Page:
It is often said in social media that content is king, of course content is important but, if we leave it at that, we are falling into the trap of reverting to traditional advertising mentality. Content can get attention, it can make people aware of you and your organization, but, by itself, it is not social media. Pushing out nothing but content is like an advertorial, newsletter, radio spot, or an infomercial; unless you consider the consumer talking to the TV or radio as conversation. We use the word social, because there is conversation. To reduce it to the ridiculous, envision going to a networking event in person, practicing what you do on Social Media. If all you did was feed out “content” (info about yourself), without listening to what others are saying, responding to those asking questions, and thanking those supporting you and your business, you’d be viewed as quite the narcissistic jerk. Well companies who practice content only marketing seem the same way.
This past weekend, I took my wife to Orlando for a romantic get away, and we stayed at her favorite hotel. The hotel had posters saying connect with us on Instagram, Facebook, Twitter and Foursquare. Well being the Social Media guy I am, of course I reached out, I checked in and I tweeted Instagram pictures tagging them in them all, I even spread some activity on some of my company owned accounts (the potential of company accounts is over 250k followers) which boils down to a good opportunity for them to engage a fan in conversation and get an incredible plug. On review I noticed their accounts were much like a narcissistic youngster, talking about themselves and not really talking to anyone. On the other hand, another local hotel that I like, the Postcard Inn on St. Pete Beach (@PCIStPete) seems to know whenever I mention them, and they understand the value of conversation. By talking to those who talk to you or about you, you demonstrate a higher level of willingness to satisfy the customer, keep in mind your conversation is being witnessed by anyone paying attention, making it part of your content. Have intelligent conversations that are not only meant for the person you are talking to, but also for those lurkers who are watching the conversation take place. Above all, people don’t care what you know, until they know you care…having a conversation with them is your opportunity to show them you care, use the opportunity.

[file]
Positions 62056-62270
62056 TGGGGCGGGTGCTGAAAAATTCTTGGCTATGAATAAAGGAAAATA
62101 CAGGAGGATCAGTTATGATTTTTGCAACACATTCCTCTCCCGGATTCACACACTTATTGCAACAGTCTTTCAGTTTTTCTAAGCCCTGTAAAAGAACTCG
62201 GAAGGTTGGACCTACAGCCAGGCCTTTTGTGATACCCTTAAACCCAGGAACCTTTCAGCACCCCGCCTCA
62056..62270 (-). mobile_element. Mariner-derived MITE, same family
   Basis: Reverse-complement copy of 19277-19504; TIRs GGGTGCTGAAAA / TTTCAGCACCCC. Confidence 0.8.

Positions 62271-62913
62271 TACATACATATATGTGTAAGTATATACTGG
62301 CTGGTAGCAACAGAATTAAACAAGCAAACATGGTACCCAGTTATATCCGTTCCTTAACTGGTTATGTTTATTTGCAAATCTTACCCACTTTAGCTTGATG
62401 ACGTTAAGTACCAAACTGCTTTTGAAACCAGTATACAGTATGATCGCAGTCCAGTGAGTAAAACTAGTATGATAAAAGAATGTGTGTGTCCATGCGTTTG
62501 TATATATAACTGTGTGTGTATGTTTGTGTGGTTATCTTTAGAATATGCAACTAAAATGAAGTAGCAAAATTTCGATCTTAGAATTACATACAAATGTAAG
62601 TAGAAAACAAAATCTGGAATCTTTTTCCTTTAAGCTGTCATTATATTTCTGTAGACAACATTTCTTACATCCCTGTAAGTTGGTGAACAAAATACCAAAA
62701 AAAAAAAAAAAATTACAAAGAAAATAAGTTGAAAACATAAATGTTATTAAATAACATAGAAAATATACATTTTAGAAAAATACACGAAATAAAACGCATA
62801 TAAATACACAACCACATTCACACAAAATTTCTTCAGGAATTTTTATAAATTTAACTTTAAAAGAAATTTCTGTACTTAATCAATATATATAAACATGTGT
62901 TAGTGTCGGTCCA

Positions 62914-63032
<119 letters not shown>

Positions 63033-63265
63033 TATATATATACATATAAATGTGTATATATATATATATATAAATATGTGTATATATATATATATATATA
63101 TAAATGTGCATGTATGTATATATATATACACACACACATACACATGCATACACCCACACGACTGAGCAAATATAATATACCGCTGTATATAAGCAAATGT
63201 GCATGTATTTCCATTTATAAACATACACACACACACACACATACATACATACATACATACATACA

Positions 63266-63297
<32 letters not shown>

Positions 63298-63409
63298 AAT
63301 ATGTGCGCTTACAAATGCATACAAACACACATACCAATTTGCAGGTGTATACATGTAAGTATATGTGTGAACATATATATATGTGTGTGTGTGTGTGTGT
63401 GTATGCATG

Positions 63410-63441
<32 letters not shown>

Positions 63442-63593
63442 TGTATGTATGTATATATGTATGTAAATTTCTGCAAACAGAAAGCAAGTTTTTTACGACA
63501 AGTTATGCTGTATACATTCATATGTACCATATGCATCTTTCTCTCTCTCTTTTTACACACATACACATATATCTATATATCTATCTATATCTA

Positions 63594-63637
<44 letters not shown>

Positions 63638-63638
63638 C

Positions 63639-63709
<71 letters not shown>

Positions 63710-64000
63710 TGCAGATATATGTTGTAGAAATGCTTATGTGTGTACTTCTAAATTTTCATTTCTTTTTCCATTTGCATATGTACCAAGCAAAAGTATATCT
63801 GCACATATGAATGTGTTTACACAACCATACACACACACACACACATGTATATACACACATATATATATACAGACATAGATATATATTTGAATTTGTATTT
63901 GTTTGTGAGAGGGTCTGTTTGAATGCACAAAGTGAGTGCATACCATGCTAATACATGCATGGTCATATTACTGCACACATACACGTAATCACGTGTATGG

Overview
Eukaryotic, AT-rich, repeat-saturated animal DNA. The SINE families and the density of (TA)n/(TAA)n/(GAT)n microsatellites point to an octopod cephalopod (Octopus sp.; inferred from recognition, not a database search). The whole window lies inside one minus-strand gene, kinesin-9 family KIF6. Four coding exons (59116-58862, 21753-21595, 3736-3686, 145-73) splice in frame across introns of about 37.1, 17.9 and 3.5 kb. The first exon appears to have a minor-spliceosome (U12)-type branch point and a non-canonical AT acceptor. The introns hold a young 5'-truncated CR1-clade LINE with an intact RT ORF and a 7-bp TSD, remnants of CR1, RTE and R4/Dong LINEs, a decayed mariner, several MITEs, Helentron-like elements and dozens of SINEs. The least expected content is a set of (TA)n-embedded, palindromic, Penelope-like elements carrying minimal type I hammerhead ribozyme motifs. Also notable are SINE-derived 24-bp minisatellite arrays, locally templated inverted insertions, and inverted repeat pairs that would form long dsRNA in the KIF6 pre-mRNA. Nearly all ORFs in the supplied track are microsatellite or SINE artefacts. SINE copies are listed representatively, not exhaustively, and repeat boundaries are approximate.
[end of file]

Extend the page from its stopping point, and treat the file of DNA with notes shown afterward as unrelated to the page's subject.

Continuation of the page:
Now that we’ve established the value of conversation, the next question is how do we carry on a conversation in front of the world with individuals, or how do we find people to have conversations with? First, you need to “listen” (Remember God gave you two ears and one mouth, so you can listen twice as much as you speak), I use tools like SproutSocial, Hootsuite and Bottlenose to create search lists and lists following my “Twitter Lists” (some other tools I like for watching conversations) There are other new tools being developed like Meshfire that help you by suggesting who you should be engaging with. By observing the conversations about topics that interest me, or conversation by the people who interest me, it is like being at that networking event and listening to a group of people, people I want to connect with, and looking for opportunities to add to the conversation, or for a problem or challenge that I can offer a solution to. It should go as a given to listen for people talking about you, your brand or your industry, and again look for opportunities to engage. Now if you are going to engage, don’t be like the high end restaurant that I chose to take my wife to for lunch, the responded to my Tweet letting them know we saw an awesome picture of their place, and were coming over for lunch. They responded 3 days after the fact, looking forward to seeing you, it made them look like they were not really paying attention to me. Time matters, responding to late puts you at the risk of disappointing the consumer, after their experience, they would have been better asking did we live up to your expectations, which they did.
In closing, content is good and important, but it serves the purpose of starting the conversation, what you do once that conversation starts will dictate how you are perceived by your past, current and future customers.